Transmission-mode TRTS was used to probe carrier dynamics in ENG thin films fabricated on quartz [Fig. 2(a)]. Samples were photoexcited by ∼50 fs laser pulses of tunable wavelength and intensity and then probed with a terahertz pulse as a function of pump—probe delay time to obtain insight into transient photoconductivity.23–25 TRPL [Fig. 2(b)] was also used to probe carrier dynamics in ENG thin films on quartz, but by means of transient photoluminescence. Samples were photoexcited by 447 nm ∼50 ps laser pulses, and the PL resulting from radiative recombination was monitored. For both TRTS and TRPL, incident photon densities corresponding to high injection levels (∼1018–1019 cm−3, vs a hole concentration of ∼1016 cm−3 determined from Hall effect measurements) were intentionally chosen to quantify radiative and Auger recombination rate constants.

FIG. 2.

(a) Transmission-TRTS dynamics as a function of pump wavelength and incident photon flux for an ENG film on quartz. The change in the terahertz electric field (ΔE) is normalized by the magnitude of a reference pulse (E). (b) TRPL dynamics at a wavelength of 447 nm and an incident photon flux of 2.4 × 1014 cm−2 (inset: extended TRPL data on the logarithmic scale). The solid lines are the global fit of Eq. (1) simultaneously to the TRPL and TRTS experimental data.

FIG. 2.

(a) Transmission-TRTS dynamics as a function of pump wavelength and incident photon flux for an ENG film on quartz. The change in the terahertz electric field (ΔE) is normalized by the magnitude of a reference pulse (E). (b) TRPL dynamics at a wavelength of 447 nm and an incident photon flux of 2.4 × 1014 cm−2 (inset: extended TRPL data on the logarithmic scale). The solid lines are the global fit of Eq. (1) simultaneously to the TRPL and TRTS experimental data.

Close modal

The TRTS response shows that photoconductivity persists beyond the ∼1.4 ns detection range, suggesting that carrier lifetimes in ENG films are at least on the nanosecond scale. The TRPL response decays significantly faster than the TRTS response, with less than 5% of the original signal remaining after 1 ns. The apparent discrepancy arises because TRTS and TRPL signals are proportional to different quantities—TRTS is sensitive to the sum of electrons and holes (since each contributes independently to conductivity), while TRPL is sensitive to the product of electrons and holes at the high injection levels used here (since one of each is required for PL). The electron–hole product decreases quickly as carriers diffuse to relieve concentration gradients arising from the initial Beer's Law generation profile, resulting in a decrease in the signal even without recombination. TRPL signals, therefore, decay inherently faster than TRTS signals, and careful modeling is required to extract carrier lifetimes.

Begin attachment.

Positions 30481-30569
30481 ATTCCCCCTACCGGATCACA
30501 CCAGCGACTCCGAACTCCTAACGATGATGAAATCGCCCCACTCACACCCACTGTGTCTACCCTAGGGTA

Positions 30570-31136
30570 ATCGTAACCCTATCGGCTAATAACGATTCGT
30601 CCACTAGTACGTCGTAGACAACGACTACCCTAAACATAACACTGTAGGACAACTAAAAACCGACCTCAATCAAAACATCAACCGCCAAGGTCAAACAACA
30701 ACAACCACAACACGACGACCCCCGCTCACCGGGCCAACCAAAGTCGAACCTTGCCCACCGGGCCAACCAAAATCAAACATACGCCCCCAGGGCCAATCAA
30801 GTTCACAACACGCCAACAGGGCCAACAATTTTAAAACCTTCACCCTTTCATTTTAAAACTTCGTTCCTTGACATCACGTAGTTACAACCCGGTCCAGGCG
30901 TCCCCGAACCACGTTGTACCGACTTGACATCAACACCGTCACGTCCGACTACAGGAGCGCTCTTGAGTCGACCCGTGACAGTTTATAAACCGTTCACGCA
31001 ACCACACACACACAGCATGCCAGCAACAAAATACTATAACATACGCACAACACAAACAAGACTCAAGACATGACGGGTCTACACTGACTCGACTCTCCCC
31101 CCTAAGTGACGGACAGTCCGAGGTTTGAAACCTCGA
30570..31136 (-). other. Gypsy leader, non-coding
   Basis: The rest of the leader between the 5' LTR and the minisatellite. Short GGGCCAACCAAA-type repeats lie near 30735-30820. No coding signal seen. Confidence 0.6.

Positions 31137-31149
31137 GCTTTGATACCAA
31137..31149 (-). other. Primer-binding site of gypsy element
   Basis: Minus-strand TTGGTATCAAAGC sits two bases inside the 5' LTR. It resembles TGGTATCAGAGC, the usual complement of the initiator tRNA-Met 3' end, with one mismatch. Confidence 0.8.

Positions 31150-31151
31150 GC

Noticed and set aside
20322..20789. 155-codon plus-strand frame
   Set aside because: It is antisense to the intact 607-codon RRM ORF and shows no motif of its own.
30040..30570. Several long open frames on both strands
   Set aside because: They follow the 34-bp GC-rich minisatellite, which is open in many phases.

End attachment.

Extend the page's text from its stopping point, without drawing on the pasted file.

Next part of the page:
The time-dependent continuity equation [Eq. (1)] was used to model the photoexcited carrier dynamics, with recombination rate equations in the high injection limit,

nt=D2nx2kSRHnkradn2kAugn3.
(1)

In Eq. (1), n is the excess carrier density upon photoexcitation and kSRH, krad, and kAug are the SRH, radiative, and Auger recombination coefficients, respectively. Due to high injection levels, we assumed that p(x,t) = n(x,t) (where p and n are the hole and electron concentrations) and that carriers move by ambipolar diffusion with coefficient D, with no extended electric fields.

The TRTS and TRPL signals depicted in Fig. 2 were simultaneously modeled using Eq. (1) to extract rate constants and the ambipolar diffusion coefficient. The TRTS signal is proportional to nx,tdx, and the TRPL signal is proportional to nx,t2dx. The initial distribution of carriers was modeled using Beer's Law [Eq. (2)] with absorption coefficients (α) at 400, 447, and 600 nm estimated to be 1.15 × 105 cm−1, 1.3 × 105 cm−1, and 6.2 × 104 cm−1, respectively.13 Front surface recombination velocity (SRVfront) was considered [Eq. (3)], but back surface recombination was ignored [Eq. (4)] because the optical penetration depths (1/α) for wavelengths of 400, 447, and 600 nm (87, 77, and 161 nm) and the diffusion length (∼270 nm, see the supplementary material) are much smaller than the film thickness (∼1 μm),